Chesapeake Bay Is at Risk From Climate-Induced Increased Runoff and Erosion

The Chesapeake Bay in Maryland is poised delicately as the end point of the increase in chemical and sediment run-off from natural forces and climate change. Heavier than usual rain storms, often resulting from increasing global temperatures, greatly contribute to the severity of increased drainage and water.

Even though the Bay’s shorelines have slowly eroded for thousands of years from wave action and natural sea-level rise, Dr. Dorothy Merritts, the Harry W. & Mary B. Huffnagle Professor of Geoscience Department of Earth & Environment for Franklin & Marshall College, explains how intense rainstorms exacerbated by a warming climate hasten this activity.

This increased erosion and pollution is exacerbated by watershed action taking place hundreds of miles away. According to Dr. Merritts, many watersheds, an area of land draining or shedding water, in New York and Pennsylvania are “degraded.” They are filled with sediment originating from dam construction and farms from more than one hundred years ago, she explains. She adds while there are many healthy reaches of streams, many are impaired.

The streams carrying this sediment and chemicals begin in New York and Pennsylvania as well as Maryland. She says, “Many streams far from the Bay contribute sediment. There are overlapping processes occurring with climate change. It is true the frequency and severity of storms has impacted the Bay by depositing more sediment.”

Merritts references the Ellicott City flooding in May 2018. During that incident, torrential rain dropped between six and 12 inches on the Ellicott City and Catonsville areas of Howard and Baltimore Counties. This event happened only two years after a similar flood in 2016. These incidents caused catastrophic damage, especially in historic Ellicott City, a city on the banks of the Patapsco River, one of five rivers flowing into the Chesapeake Bay. Both floods were considered 1,000-year floods, meaning in any year, there is only a 1-in-1,000 (or 0.1 percent) chance of happening.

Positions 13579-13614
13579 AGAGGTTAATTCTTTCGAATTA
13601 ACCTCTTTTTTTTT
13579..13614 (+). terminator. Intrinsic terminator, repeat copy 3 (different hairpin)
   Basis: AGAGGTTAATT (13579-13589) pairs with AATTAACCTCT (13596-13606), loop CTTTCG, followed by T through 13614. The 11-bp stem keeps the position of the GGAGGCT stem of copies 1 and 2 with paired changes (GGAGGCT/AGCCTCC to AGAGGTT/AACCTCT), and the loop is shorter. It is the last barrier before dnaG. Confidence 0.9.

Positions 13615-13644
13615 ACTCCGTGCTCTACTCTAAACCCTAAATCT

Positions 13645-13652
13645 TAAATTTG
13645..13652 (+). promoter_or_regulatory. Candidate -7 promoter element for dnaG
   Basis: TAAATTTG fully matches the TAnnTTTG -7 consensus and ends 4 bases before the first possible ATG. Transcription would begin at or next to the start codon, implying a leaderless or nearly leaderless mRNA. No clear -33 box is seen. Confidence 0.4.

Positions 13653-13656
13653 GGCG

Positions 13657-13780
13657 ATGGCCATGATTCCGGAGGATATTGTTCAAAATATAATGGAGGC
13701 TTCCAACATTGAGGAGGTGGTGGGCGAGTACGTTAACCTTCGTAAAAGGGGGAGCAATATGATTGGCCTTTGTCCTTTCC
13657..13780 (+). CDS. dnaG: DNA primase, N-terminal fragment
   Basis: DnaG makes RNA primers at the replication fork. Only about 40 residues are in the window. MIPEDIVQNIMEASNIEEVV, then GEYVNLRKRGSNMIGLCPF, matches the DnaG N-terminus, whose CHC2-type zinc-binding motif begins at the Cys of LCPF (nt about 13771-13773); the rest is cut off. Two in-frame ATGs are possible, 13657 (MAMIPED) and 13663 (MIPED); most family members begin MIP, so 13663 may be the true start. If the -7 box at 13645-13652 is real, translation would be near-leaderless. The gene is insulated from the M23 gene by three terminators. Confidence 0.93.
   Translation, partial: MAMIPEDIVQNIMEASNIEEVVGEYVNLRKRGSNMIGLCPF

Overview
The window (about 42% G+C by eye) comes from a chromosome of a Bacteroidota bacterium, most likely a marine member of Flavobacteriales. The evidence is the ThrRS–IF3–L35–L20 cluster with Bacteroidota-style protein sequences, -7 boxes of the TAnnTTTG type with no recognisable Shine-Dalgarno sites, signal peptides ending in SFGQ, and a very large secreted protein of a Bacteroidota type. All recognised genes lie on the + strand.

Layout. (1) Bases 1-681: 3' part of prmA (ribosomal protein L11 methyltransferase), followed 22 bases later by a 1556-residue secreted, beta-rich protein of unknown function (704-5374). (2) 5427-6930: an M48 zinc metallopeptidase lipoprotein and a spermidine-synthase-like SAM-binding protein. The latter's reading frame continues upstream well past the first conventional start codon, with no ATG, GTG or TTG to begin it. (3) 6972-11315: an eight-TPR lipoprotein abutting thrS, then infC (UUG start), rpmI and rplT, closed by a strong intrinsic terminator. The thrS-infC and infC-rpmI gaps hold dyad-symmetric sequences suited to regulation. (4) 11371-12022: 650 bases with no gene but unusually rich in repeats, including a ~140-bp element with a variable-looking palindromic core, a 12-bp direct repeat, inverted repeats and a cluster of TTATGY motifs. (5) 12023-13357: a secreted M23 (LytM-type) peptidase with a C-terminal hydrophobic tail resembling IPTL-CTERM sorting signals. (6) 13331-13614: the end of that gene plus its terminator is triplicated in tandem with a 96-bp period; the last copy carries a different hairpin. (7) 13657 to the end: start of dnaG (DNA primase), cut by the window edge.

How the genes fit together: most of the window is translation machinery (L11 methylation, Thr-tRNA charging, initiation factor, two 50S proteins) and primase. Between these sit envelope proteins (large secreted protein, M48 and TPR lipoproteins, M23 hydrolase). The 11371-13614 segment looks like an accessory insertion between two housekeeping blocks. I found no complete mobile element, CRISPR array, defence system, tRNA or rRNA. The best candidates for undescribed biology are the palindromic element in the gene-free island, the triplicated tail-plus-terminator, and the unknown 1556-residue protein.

“There was an immense amount of sediment going into Patapsco River,” she said.  She went there shortly after the flood. “It was astonishing to see that storm’s impact. This continued activity would devastate this town.”

There is an involved mechanism to how storms contribute to pollution of the Bay, she says.

According to Merritts, the “Incision” of streams, even small ones, can deepen over time and widen from increased rainfall. This creates intense power and “shear stress,“ or a higher “stream bed load” carrying suspended sediment. The excess minerals in these loads” wreak havoc–carrying more nutrients from farm fields.

“There are vast networks of blue lines (small streams) draining during big storms carrying these materials into the Bay.” 

Increased incisions are problematic, says Merritts. The main contributors are old mill dams, some from colonial days.Once there were 15,000 in Pennsylvania. They fail during big storms, water cuts through old sediment and some abandoned dams include mud behind them. Therefore, they are a problem now because of stronger storms initiated by a warming climate.